Netflix gets it.
We want to watch TV shows, movies, and documentaries when we want to watch them.
This is different to the old appointment-based model that media companies are used to. (“We’ll show the show when it suits us, and expect you to sit down to watch it then and there—oh and you’ll also have to waste hours of your life being interrupted by commercials. You’re welcome.”)
If we start to watch an addictive series that has a tendency to leave a cliff hanger at the end of each episode, we want to see what happens next. So if we’re on call for work and it’s raining, we’ll binge and watch the whole thing in a 30 hour period.
That’s what I did with House of Cards, Season 2 for the first half of this weekend. Is that the best use of my weekend? Probably not. But who cares. I now love Netflix even more than I used to, and am perfectly happy to keep paying them recurring monthly fees.
The Netflix model for House of Cards stands in stark contrast to the model used by HBO for Season 3 of Girls. I want to watch Girls. I am happy to pay for it.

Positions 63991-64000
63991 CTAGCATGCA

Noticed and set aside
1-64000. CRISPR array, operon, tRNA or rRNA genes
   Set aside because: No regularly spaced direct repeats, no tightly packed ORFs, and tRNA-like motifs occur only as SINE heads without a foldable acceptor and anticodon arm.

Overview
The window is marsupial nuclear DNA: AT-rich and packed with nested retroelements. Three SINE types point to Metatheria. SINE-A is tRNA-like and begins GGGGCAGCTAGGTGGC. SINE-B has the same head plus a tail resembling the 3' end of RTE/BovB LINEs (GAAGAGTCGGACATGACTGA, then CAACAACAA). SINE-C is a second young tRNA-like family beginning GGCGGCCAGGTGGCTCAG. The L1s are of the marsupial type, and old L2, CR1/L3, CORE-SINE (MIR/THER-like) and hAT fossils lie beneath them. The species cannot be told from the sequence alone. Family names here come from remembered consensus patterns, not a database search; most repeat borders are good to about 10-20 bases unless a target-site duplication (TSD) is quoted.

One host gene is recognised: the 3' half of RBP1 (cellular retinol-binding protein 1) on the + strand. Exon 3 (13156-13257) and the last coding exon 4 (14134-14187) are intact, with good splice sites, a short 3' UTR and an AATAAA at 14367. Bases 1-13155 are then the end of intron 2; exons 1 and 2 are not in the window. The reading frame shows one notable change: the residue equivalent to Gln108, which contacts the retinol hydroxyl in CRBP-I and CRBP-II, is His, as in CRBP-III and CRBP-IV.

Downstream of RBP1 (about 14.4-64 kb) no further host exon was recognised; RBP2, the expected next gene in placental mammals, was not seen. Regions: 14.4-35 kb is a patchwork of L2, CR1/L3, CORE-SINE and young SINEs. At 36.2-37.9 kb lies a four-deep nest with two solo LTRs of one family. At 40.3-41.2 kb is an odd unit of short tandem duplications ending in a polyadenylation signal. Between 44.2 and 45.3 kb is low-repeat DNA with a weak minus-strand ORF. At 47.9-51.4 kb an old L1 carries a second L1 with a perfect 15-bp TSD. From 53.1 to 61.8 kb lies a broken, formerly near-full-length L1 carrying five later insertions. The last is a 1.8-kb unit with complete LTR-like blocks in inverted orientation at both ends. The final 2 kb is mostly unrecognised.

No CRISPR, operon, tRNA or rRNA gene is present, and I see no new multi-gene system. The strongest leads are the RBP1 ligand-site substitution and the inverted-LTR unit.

But I want to watch it when it suits me, and I don’t happen to have a TV (or a cable subscription, obviously). To access HBO Go, HBO’s streaming service, you have to have a HBO cable channel.
Short of knocking on doors to find someone who’ll let me watch Girls when it airs tonight, or downloading it illegally, I’m basically out of options.
In what seemed like a bit of a pointless tease, HBO decided to give us the premier episodes of Girls Season 3 on YouTube. Thanks guys, that’s really helpful. Now what?
Come on media companies other than Netflix. Put your stuff online. Let us pay a reasonable price. And start making us feel like our preferences come into the equation. We are the customer after all.
Spoiler Alert – Check out The Atlantic’s Live Binge Review of House of Cards, Season 2.